Reference is made to FIGURE 5 wherein it is shown that after the article, such as the can end 72, has been ejected from the mold 20 by the ejector pin 80, a reciprocating push rod 86, which operates in any known, but undisclosed, manner, engages the can end or other ejected article and moves the same laterally off of the ejector pin 80. If desired, the push rod 86 may be disposed at right angles to the position shown in FIGURE 5.

After the completion of the article forming operation, the sheet S is advanced from left to right, as viewed in FIGURES 1 and 4, and the operation may be repeated.

At this time, it is pointed out that the thickness of the wall of the chamber defining portion 30 is in accordance with the amount of metal required in the drawing or forming of the article. If the article is to have very small upstanding walls, then the thickness of the chamber defining portion 30, as well as the thickness of the sleeve 26, will be restricted. On the other hand, if the article is to have relatively high upstanding walls, such as in the case of a cup or a can, then the chamber defining portion 30 would have to have much thicker walls. With respect to this, reference is made to FIGURES 6 and 7.

In FIGURES 6 and 7, there is illustrated a modified form of forming unit construction which is generally referred to by the numeral 88. The forming unit 88 includes a lower mold 09 and an upper combustion chamber defining member 90. The mold 89 includes an upstanding portion 91 which is suitably supported and is fixed against vertical movement. The upstanding portion 91 has an upper end 92 which forms the bottom of the mold 259. A sleeve 93 is disposed about the upstanding portion 91 for vertical movement. This vertical movement is resisted by spring means 94 which bear against the underside of an upper outstanding flange 95 of the sleeve 93. The flange 95 is provided with suitable lower projections 96 for engagement with the underside of the sheet support 16 to limit the upward movement of the sleeve 93 by the spring means 94 to a position immediately under the path of travel of the sheet S.

The combustion chamber defining member includes an upper piston-like portion 97 and a lower chamber defining portion 98 which includes a very wide base portion 99. The base portion 99 of the chamber defining portion 98 corresponds to the flange of the sleeve 93.

It is to be understood that the combustion chamber defining member 90 will be mounted in the same manner as described with respect to the combustion chamber defining member 21 and will be driven by a crankshaft, such as the crankshaft 41. The chamber defining portion 98 defines a combustion chamber 100 into which there opens an exhaust conduit 101 and a conduit 102 for supplying a gas-air charge to the chamber 100. The chamber defining portion 98 is also provided with an igniter 103 which corresponds to the igniter 40.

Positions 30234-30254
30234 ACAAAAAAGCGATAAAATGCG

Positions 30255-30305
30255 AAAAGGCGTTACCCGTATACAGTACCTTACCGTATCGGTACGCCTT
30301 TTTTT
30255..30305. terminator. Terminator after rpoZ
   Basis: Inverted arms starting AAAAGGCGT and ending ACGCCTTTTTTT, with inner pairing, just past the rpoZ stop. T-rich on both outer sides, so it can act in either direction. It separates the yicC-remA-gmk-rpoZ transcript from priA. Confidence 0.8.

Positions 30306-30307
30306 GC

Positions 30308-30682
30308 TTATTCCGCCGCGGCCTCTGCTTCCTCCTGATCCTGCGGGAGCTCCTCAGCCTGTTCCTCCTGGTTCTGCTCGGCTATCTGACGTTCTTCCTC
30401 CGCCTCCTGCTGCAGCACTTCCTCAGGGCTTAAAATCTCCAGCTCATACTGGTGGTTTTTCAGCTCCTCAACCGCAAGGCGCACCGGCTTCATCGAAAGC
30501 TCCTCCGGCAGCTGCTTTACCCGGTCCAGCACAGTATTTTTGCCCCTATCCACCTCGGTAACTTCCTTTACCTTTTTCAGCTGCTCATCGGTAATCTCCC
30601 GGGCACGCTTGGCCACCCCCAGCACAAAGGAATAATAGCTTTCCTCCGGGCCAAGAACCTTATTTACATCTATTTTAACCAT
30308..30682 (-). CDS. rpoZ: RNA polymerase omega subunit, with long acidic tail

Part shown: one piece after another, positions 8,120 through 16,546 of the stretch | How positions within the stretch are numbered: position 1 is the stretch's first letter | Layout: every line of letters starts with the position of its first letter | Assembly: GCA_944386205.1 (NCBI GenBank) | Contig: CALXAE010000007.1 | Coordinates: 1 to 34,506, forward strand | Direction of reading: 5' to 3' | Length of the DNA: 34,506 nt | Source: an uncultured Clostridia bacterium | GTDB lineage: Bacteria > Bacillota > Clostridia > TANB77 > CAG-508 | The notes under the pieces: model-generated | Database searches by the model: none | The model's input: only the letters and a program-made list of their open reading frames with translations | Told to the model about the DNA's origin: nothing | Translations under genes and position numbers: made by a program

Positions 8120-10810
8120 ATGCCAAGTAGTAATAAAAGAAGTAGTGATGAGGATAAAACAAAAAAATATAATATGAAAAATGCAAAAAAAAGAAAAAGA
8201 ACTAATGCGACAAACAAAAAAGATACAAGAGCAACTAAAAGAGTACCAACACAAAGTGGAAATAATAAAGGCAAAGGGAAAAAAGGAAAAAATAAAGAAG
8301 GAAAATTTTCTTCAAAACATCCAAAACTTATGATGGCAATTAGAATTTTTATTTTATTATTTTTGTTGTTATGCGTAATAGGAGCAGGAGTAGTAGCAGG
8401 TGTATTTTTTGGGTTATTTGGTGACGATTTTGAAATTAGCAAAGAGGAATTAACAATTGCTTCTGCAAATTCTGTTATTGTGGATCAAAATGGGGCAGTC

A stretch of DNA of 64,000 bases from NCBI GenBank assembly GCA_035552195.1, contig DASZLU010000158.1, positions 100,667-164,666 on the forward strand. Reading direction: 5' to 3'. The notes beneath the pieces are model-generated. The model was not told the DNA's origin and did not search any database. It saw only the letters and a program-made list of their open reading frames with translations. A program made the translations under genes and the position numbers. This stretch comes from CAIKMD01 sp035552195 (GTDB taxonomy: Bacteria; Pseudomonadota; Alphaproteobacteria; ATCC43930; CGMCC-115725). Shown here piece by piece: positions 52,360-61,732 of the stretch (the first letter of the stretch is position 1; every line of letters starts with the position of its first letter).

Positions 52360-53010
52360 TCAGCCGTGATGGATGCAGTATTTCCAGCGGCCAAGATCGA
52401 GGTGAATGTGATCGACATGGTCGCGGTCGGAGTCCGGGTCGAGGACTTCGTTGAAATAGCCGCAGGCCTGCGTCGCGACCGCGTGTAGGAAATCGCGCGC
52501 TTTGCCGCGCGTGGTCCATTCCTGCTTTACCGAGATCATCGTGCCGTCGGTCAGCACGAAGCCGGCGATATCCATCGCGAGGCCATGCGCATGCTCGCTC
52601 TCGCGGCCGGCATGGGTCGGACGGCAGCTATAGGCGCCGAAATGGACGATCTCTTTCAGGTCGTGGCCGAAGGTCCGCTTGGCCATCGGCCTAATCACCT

The base 99 of the chamber defining portion 98 has a hardened lower edge 104 which cooperates with the shearing die 17 to effect the shearing of a blank B from the sheet S. The stripper 18 cooperates with the base 99 to strip the sheet S therefrom.

The forming unit 88 also provides means for ejecting a formed article, such as the can 105, from the mold 89. The mold 89 is adapted to receive the ejecting means by the provision of a centrally located bore 106 in the unstanding portion 91 in which there is positioned an ejector pin 107. The ejector pin 107, when fully retracted, has the upper end thereof flush with the upper end 92 of the upstanding portion 91 and thus forms a part of the bottom of the mold 89.

The ejector pin 107 rests upon a rounded upstanding end portion 108 of a lever 109, which, in its normal position, rests upon a wall surface 110 of the base portion of the mold 89. In this manner, the downward movement of the ejector pin 107 is limited. The upstanding portion 91 is provided with a recess 111 through which the lever 109 passes. Also, the lower part of the sleeve 93 is provided with a recess 112 through which the lever 109 passes.

The lever 109 is carried by a pivot pin 113 which, in turn, is supported by a pair of upstanding ears 114 carried by the base of the mold 89. The lever 109 is actuate-d by means of the rod 82 in the same manner as is the lever 76. A return spring 115 is provided and engages the lever 109. The usual push rod 86 is provided for removing the can 105 from the ejector pin 106.

It will be understood that the use of the apparatus incorporating the forming unit 88 will be the same as that described with respect to the aparatus 15. The only difference between the forming units 19 and 88 is that the forming unit 88 is intended for the forming of a onepiece can 105 which has high side walls or body portion, with the result that the blank B must have a much greater cross-sectional area than the cross-section of the base of the article being formed. It is to be understood that all of the blank B clamped between the base 99 and the flange 95 will be forced down into the sleeve 93 to form the wall of the can 105. As the explosion occurs in the chamber 100, the air beneath the can 105 may be forced through the clearance between the upstanding portion 91 and the sleeve 93, and through the clearance between the bore 106 and ejector pin 107, or a conventional vent (not shown) may be provided in the mold 89.

Reference is made to FIGURE 9 wherein there is illustrated a dome-shaped container element 116. This container element 116 could be used, for example, as a top portion of a pressure container.